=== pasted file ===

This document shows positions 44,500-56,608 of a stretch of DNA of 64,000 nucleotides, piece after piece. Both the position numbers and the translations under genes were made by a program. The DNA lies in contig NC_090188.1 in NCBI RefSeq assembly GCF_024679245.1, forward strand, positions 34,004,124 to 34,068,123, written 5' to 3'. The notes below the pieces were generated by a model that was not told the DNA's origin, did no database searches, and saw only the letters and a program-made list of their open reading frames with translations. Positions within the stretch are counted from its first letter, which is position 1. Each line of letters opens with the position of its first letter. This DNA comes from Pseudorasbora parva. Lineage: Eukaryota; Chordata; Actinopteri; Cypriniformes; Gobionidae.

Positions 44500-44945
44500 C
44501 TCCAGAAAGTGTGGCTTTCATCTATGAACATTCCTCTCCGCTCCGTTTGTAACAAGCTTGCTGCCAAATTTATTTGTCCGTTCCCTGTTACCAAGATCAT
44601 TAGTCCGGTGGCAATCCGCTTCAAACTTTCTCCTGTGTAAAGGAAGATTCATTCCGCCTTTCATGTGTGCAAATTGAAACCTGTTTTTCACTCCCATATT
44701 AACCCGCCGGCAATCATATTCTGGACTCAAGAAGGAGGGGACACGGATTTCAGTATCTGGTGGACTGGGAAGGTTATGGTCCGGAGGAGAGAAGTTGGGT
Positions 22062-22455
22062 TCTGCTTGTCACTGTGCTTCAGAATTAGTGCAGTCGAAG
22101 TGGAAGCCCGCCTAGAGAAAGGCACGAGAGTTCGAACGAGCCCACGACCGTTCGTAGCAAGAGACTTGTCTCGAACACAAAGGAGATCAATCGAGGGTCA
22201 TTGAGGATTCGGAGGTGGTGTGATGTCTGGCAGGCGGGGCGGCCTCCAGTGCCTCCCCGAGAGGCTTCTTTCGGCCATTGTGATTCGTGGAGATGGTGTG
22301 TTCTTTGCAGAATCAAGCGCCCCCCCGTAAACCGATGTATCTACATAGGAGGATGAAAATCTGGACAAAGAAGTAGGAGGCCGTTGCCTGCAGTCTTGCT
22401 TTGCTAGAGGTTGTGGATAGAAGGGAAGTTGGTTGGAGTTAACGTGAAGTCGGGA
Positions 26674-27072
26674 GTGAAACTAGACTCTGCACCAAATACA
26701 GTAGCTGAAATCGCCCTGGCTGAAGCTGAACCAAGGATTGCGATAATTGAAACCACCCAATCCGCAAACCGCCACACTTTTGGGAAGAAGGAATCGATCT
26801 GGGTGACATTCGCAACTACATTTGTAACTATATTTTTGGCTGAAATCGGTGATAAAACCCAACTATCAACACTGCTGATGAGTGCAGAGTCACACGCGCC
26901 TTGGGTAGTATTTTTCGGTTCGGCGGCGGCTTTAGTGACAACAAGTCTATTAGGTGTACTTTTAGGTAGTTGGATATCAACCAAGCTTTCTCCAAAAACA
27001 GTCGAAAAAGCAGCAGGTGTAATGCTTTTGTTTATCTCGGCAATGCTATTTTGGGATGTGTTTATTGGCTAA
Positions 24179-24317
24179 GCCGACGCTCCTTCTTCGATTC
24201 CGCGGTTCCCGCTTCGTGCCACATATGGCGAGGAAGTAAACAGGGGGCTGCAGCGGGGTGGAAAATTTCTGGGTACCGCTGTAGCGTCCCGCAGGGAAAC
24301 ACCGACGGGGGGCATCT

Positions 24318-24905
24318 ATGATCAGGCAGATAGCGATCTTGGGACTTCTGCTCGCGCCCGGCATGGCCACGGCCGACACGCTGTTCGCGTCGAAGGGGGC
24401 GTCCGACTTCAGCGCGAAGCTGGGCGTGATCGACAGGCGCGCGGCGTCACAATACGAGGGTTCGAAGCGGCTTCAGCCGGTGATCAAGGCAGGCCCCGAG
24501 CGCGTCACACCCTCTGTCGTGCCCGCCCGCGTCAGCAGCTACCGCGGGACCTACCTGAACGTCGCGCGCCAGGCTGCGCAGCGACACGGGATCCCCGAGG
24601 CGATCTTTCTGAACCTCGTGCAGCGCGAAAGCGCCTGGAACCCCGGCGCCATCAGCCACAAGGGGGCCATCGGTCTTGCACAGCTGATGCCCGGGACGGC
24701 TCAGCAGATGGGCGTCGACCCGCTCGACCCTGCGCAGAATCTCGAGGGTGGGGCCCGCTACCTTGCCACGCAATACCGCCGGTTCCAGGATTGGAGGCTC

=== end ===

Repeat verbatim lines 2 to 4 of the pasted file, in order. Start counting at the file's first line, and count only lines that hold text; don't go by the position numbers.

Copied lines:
Positions 44500-44945
44500 C
44501 TCCAGAAAGTGTGGCTTTCATCTATGAACATTCCTCTCCGCTCCGTTTGTAACAAGCTTGCTGCCAAATTTATTTGTCCGTTCCCTGTTACCAAGATCAT